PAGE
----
Last week a federal judge dismissed a putative class action alleging that Walmart’s purportedly deficient security practices compromised customers’ personal data in violation of the California Consumer Privacy Act (“CCPA”). This was on the basis that Plaintiff did not credibly allege that the purported disclosure of personal information occurred after the law went into effect last year, among other reasons.
Readers of CPW are well-versed with the background of this case. Back in July 2020, Plaintiff filed a class action complaint against Walmart alleging that Walmart suffered a data breach which was never disclosed. As evidence of the breach, Plaintiff presented claims that the personal information associated with his Walmart account had been discovered on the dark web for sale and presented the results of security scans performed on Walmart’s website, which allegedly showed certain vulnerabilities. In other words, Plaintiff filed suit on the supposition that Walmart’s systems had been breached, which Walmart denies. Plaintiff’s complaint included a claim under the California Consumer Privacy Act (“CCPA”), in addition to other California privacy and consumer protection statutes.
However, as with all things, the details matter. In order for Plaintiff to prevail at this stage in the pleadings, the court had to find that the complaint sufficiently alleged a violation of the CCPA, which went into effect on January 1, 2020. This meant the data incident at issue had to have happened on or after this date. However, the original complaint filed in this alleged that found his personal data up for sale on the dark web in 2019. And when Walmart point out this pleading shortcoming in its motion as a basis for dismissal, Plaintiff filed opposition papers declaring that the actual date was 2020 and categorizing the discrepancy as a “scrivener’s error.”
Assessing the pleadings and the parties’ briefing, the court ruled last Wednesday that the different date now claimed by Plaintiff was not credibly “the result of a typo or misunderstanding.” Nor was additional amendment of the pleadings a viable option for Plaintiff to state a cognizable CCPA claim. This is because federal courts (including ones within the Ninth Circuit, where this case was pending) have held that an amended complaint may only allege other facts consistent with the challenged pleading. Here by contrast, “[w]ere Plaintiff to amend his complaint to allege that the violation occurred on or after January 1, 2020, it would directly contradict the allegation in the FAC that he discovered his PII for sale in 2019.”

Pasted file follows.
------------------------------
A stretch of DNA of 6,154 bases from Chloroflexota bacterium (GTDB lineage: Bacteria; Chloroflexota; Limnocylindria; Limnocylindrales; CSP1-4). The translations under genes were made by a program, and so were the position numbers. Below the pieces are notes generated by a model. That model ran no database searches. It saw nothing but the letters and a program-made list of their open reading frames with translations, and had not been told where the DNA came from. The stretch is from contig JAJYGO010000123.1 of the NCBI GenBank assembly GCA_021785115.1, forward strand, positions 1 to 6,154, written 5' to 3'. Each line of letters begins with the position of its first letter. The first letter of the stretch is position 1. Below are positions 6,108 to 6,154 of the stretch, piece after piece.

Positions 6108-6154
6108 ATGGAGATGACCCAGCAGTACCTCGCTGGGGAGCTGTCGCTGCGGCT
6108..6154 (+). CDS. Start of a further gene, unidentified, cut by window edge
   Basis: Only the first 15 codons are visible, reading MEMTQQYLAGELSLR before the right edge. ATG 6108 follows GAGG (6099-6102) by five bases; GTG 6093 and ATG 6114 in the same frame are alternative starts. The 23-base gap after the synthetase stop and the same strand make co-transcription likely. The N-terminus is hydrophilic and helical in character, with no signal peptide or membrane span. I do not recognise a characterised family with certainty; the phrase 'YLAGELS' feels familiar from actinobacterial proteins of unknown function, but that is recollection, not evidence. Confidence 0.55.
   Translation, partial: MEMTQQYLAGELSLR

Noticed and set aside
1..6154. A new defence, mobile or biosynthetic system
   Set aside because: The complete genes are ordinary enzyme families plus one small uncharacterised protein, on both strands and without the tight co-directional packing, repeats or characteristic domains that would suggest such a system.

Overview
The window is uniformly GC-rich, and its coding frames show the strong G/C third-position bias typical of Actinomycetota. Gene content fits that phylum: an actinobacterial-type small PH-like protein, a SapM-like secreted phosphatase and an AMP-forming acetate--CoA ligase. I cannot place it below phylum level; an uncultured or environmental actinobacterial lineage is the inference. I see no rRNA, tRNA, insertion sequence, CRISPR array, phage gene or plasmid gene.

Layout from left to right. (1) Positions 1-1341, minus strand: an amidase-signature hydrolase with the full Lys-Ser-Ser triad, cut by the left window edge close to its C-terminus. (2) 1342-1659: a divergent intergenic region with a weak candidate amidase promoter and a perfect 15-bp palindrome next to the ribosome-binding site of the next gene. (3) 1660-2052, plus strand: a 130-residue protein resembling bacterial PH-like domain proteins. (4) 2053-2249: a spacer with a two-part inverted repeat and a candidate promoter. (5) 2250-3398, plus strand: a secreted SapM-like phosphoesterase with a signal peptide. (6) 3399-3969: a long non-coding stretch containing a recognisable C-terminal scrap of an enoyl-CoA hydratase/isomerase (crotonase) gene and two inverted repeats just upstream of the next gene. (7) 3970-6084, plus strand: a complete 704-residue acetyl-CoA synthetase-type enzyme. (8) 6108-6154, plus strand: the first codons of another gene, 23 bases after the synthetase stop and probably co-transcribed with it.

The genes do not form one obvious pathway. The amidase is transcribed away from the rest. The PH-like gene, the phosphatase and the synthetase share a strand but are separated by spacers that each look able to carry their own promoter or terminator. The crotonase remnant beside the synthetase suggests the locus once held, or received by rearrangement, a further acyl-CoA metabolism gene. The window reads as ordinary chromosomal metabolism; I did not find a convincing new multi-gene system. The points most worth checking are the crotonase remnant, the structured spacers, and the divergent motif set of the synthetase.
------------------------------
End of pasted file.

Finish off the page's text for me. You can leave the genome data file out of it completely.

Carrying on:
Plaintiff’s other claims were also subject to dismissal. The court acknowledged that under limited circumstances, courts within the Ninth Circuit have found that “[d]iminution of value of personal information can be a viable damages theory.” Pruchnicki v. Envision Healthcare Corp., No. 20-15460, 2021 U.S. App. LEXIS 11699 (9th Cir. Apr. 21, 2021). However, in order to prevail on such a theory, “a plaintiff must establish the existence of a market for the personal information and an impairment of the ability to participate in that market.” The “mere misappropriation of personal information’ does not establish compensable damages.” (emphasis added). Instead, a plaintiff must allege that his “personal information actually lost value.”
The court found Plaintiff’s California statutory and common law claims failed to satisfy this standard:
As in Pruchnicki, Plaintiff does not allege that he has been unable to sell, profit from, or monetize his personal information. Instead, he alleges that whether he ever intended to sell his information is irrelevant because it is possible to assign a monetary value to PII using a market approach. Apart from allegations about the value of PII in general, Plaintiff has not alleged that his purportedly stolen personal information—his name, home address, phone number, and the last four digits and expiration dates of two of his debit cards—is less valuable because of the breach. Indeed, Plaintiff’s allegations suggest that his PII may be valueless for reasons unrelated to the alleged breach.
(emphasis in original). As such, the court dismissed Plaintiff’s amended complaint (the original pleading had already been kicked out earlier in the year, but Plaintiff had been given another shot by being granted leave to file an amended pleading).
This case is noteworthy for its narrow application of the CCPA as well as for its damages ruling which builds upon the Ninth Circuit’s decision in Pruchnicki. And for more on data privacy litigations, stay tuned. CPW will be there to keep you in the loop.